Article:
A question often posed by proprietors, “Should I incorporate?”
Guidance usually lies within two key areas. Is there a need to reduce personal risk created by the business? And, is there “profit” at the end of each month? These act as the litmus test for incorporation since just one, or a combination of both, may make the case for incorporating a business.
Incorporating limits personal liability when it comes to business risk. If sued, the business is its own entity and as such, only its assets or, ultimately, its net worth, is on the line. However, if the shareholder signs a personal guarantee, then this protection is lost, at least for that particular item – let’s say a line of credit or a lease for a vehicle. This is particularly the situation for start-up businesses when no credit worthiness has been established and the lender wants to ensure recourse.
There may also be risk beyond financial business obligations that warrants the mitigation of liability. Is there an abnormally high physical risk to clients in terms of the product or even visitation to the place of business? Is there risk of harm to clients in terms of the quality of the deliverables, or the lack or late delivery of the product or service for which they have engaged the business? If errors and omissions insurance isn’t sufficient or doesn’t cover against this type of risk, a case for incorporation can be made.
The second area to consider is the level of profit that can be retained within the business. Since the corporate tax rate is 26.5 per cent, and in the case of Canadian Controlled Private Corporations where the first $500,000 of income is taxed at only 13.5 per cent, it’s more attractive to have income taxed within the business than it is at the personal rate for proprietors of up to 43.7 per cent.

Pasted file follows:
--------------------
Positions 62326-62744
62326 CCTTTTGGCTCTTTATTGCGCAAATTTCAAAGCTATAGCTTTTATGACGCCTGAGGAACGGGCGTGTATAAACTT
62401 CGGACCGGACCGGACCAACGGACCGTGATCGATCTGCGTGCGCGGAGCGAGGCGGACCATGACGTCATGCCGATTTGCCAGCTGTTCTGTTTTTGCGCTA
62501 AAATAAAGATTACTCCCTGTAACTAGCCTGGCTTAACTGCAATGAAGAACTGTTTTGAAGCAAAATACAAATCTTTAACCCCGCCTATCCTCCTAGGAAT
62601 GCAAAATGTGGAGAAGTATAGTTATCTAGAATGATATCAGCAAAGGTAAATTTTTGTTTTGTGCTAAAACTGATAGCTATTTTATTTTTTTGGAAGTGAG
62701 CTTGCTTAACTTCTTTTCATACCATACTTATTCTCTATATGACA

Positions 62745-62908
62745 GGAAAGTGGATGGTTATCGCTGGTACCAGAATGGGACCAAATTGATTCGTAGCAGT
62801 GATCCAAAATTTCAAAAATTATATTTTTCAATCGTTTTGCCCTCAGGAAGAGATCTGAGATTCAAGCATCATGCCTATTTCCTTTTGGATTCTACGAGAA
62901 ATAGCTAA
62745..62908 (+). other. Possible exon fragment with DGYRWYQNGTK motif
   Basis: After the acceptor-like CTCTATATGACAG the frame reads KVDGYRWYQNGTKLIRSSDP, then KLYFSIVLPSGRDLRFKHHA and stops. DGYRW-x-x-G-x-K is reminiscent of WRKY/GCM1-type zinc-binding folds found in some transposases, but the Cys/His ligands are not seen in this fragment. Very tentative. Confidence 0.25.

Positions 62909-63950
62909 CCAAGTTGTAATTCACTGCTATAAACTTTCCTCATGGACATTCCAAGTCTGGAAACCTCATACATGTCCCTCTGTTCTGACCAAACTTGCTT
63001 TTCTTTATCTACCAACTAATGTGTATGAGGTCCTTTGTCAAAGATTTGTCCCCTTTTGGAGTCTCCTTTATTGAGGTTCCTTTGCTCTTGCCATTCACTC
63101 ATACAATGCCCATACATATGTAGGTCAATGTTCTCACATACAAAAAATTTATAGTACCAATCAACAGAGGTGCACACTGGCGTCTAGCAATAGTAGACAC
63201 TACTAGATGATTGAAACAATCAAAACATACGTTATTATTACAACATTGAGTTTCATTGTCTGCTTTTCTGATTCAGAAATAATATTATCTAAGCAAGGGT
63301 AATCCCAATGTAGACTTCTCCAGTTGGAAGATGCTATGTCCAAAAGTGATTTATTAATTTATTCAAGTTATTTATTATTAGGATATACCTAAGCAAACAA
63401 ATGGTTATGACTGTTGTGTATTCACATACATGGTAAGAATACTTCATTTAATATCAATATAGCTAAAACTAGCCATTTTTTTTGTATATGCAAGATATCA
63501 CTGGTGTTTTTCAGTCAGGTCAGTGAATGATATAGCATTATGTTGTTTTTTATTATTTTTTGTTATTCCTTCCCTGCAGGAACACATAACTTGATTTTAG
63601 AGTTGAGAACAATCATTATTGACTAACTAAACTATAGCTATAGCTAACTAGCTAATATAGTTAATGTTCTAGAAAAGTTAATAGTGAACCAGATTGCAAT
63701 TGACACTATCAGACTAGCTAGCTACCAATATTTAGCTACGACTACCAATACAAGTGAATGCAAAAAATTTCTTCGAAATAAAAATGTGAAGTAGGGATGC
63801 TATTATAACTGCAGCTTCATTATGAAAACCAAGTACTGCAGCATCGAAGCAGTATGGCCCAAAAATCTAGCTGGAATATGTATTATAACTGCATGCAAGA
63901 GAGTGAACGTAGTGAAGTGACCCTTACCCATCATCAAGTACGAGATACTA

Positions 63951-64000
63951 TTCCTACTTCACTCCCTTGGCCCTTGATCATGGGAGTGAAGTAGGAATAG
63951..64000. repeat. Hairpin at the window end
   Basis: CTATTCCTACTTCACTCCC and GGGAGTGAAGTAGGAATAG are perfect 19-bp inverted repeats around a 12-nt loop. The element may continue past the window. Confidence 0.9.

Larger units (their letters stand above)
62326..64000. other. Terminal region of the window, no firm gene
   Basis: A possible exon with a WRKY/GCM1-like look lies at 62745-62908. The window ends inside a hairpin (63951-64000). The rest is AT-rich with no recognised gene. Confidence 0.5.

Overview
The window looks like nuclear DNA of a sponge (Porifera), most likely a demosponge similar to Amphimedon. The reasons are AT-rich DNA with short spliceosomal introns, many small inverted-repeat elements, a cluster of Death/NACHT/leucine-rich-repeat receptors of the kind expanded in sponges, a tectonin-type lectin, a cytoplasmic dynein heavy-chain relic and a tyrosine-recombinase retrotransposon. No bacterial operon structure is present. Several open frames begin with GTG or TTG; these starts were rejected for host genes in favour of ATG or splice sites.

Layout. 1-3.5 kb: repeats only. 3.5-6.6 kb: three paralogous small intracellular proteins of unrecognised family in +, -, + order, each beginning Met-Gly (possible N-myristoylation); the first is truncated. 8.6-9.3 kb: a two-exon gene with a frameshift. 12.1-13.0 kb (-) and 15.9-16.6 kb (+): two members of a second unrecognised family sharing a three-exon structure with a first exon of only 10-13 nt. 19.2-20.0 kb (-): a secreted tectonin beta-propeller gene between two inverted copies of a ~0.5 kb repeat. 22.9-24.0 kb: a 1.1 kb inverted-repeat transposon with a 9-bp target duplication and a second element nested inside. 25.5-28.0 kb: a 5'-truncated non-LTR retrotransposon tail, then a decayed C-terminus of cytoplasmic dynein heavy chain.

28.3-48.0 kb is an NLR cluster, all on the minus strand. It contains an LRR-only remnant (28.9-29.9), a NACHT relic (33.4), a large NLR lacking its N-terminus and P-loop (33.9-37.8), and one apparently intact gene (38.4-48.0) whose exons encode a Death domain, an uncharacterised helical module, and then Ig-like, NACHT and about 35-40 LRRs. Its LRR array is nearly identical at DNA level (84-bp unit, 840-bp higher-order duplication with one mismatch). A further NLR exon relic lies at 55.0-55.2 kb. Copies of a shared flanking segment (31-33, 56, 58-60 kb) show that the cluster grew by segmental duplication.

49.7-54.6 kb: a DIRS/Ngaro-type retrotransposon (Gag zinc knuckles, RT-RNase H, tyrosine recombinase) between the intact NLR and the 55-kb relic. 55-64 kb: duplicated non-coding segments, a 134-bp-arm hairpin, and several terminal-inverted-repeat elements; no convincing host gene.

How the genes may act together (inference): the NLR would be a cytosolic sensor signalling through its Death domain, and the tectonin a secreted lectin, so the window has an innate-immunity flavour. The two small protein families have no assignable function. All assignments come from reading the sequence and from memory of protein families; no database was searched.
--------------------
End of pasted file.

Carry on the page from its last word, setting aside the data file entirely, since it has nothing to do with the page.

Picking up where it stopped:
Incorporate! It’s a no brainer, isn’t it? But wait. At the end of the day, when all the business bills are paid, is the remaining cash needed to make personal ends meet? If the answer is yes, then the “profit” will have to be drained from the corporation to pay for personal living expenses. The last of the cash will be paid out as wages to the owner and therefore have to be taxed at the personal rate. Of course there will be no corporate tax since the “profit” has been expensed as wages. Even if paid out as dividends to the owner, these funds come from after corporate tax dollars and then taxed personally, albeit at a preferred rate, nonetheless the benefit of the corporate taxation scheme is diminished.
In other words, whether paid as wages or dividends there may be little to no tax benefit for incorporation when all the profit has to be removed for spending to sustain personal life.
Conversely, if considerable profit can be retained within the business, then the tax benefit of incorporation can be significant in terms of corporate versus personal (proprietors) tax rates. This situation presents a good case for incorporation.
If it’s a go, then how to incorporate? It can be done on-line for minimal cost but if there is any complexity to the business or personal situation, using professionals may be the way to go but it could be up to $3,000 or more, especially if a holding company and family trust are integral to the corporate and personal plan. On this point itself, at least consultation with legal and accounting professionals is likely wise before moving forward with incorporation.
Ron Clarke has his MBA and is a business owner in Trail, providing accounting and tax services. Email him at ron.clarke@JBSbiz.ca